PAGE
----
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Fukushima farmer braves nuclear risks to feed stray animals

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Fukushima farmer braves nuclear risks to feed stray animals


One year after Japan’s tsunami and Fukushima disaster, the town of Tomioka is frozen in time.

It was a thriving community for thousands but now Naoto Matsumura, 53, belives he is the only human inhabitant left.

Animals who survived wander wild just a few kilometres from the doomed nuclear plant. Ignoring the exclusion zone, Naoto has stayed to feed them.

“I can’t say it’s 100 percent safe to return here but it’s not a problem for people my age,” he said. “I don’t know how people with small children would feel but I think it is no problem for people my age to return.”

All sorts of creatures, including ostriches, now need this lone farmer in what has become a no-man’s land.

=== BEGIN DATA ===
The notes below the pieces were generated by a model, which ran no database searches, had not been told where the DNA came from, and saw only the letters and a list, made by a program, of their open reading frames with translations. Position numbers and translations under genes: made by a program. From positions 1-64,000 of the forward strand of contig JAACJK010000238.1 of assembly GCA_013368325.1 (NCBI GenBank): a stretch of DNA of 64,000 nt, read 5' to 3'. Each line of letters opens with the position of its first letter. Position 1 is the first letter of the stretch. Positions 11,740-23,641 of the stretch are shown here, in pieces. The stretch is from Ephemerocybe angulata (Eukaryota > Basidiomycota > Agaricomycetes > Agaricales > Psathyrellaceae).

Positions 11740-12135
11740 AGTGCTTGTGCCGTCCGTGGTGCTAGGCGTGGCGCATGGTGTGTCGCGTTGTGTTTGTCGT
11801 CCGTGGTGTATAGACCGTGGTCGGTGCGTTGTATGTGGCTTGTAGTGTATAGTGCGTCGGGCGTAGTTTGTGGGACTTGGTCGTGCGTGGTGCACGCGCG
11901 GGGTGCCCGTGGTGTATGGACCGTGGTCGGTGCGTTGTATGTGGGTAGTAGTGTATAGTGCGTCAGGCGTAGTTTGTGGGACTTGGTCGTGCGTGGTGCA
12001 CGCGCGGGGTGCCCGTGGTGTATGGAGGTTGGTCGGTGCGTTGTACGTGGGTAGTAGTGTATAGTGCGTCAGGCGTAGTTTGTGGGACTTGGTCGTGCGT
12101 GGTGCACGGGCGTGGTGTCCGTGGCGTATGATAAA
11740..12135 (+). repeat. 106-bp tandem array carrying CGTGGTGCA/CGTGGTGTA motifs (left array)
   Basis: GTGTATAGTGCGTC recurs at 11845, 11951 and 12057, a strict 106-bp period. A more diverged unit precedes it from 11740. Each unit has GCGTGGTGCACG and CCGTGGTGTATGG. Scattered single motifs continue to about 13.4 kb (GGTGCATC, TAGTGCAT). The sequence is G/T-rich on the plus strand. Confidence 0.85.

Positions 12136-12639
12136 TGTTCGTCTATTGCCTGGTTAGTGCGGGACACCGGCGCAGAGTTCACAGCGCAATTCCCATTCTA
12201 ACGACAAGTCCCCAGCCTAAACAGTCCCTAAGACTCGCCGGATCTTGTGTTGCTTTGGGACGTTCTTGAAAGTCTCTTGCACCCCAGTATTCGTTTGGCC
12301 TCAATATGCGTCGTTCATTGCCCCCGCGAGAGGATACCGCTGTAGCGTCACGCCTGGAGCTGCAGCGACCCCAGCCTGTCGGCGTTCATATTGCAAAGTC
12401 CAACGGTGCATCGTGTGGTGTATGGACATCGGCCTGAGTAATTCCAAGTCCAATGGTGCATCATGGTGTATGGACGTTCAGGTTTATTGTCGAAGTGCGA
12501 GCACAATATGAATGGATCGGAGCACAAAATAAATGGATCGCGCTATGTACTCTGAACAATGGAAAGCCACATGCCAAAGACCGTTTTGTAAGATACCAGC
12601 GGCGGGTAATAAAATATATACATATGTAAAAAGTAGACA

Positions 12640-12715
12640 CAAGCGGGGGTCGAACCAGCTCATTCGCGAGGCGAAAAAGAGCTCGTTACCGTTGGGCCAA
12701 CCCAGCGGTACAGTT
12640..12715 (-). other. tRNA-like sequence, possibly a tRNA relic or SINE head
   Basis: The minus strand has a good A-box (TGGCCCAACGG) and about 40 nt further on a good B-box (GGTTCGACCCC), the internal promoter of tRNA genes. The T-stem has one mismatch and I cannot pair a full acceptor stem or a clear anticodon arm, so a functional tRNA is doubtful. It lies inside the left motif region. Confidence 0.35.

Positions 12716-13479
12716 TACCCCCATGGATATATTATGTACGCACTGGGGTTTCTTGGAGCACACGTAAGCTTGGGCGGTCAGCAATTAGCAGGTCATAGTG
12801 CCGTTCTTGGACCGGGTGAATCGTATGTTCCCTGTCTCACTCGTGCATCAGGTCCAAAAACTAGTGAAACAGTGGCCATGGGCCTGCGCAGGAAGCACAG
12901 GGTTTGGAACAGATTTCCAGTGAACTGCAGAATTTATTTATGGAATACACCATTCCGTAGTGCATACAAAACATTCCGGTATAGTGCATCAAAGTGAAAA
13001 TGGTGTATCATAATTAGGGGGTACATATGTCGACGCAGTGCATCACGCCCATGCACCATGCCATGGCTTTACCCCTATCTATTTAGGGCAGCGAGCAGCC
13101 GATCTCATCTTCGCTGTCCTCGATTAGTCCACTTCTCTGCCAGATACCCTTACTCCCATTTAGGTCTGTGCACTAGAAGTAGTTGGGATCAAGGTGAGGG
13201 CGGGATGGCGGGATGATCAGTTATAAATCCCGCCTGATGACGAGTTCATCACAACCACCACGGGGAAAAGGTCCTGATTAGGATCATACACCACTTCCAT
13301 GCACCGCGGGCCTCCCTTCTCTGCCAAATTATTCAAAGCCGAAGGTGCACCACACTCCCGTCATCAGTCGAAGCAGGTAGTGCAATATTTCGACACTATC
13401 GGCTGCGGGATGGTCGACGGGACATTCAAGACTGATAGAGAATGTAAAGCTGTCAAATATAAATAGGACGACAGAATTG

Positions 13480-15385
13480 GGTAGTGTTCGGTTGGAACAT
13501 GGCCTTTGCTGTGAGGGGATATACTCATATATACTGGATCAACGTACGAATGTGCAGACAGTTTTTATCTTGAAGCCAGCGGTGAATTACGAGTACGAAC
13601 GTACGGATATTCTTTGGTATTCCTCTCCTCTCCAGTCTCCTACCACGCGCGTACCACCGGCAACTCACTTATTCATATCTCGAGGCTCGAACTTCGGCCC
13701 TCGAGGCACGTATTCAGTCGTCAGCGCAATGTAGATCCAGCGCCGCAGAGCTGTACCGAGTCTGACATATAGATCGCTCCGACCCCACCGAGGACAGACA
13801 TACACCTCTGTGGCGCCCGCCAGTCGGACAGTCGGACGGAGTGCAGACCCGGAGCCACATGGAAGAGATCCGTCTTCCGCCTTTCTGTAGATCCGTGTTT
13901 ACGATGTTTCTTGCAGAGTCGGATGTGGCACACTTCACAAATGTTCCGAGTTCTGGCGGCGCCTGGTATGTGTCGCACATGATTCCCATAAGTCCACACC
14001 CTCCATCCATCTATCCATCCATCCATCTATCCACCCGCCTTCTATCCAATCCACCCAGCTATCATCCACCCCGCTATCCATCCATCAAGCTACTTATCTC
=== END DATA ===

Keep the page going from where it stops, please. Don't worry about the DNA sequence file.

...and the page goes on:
The UN’s nuclear energy chief believes that, following the disaster, atomic power is now safer.

“Fukushima Daiichi was a wake up call,” said IAEA Director General Yukiya Amano. “People re-evaluated and gave further thought to nuclear safety and they understand now, nuclear safety must come first.”

Ahead of Sunday’s anniversary of the Fukushima tragedy, triggered by a tsunami that left 19,000 people dead or missing, the UN expert is realistic. He says that despite improved safety worldwide, further nuclear accidents can’t be ruled out.

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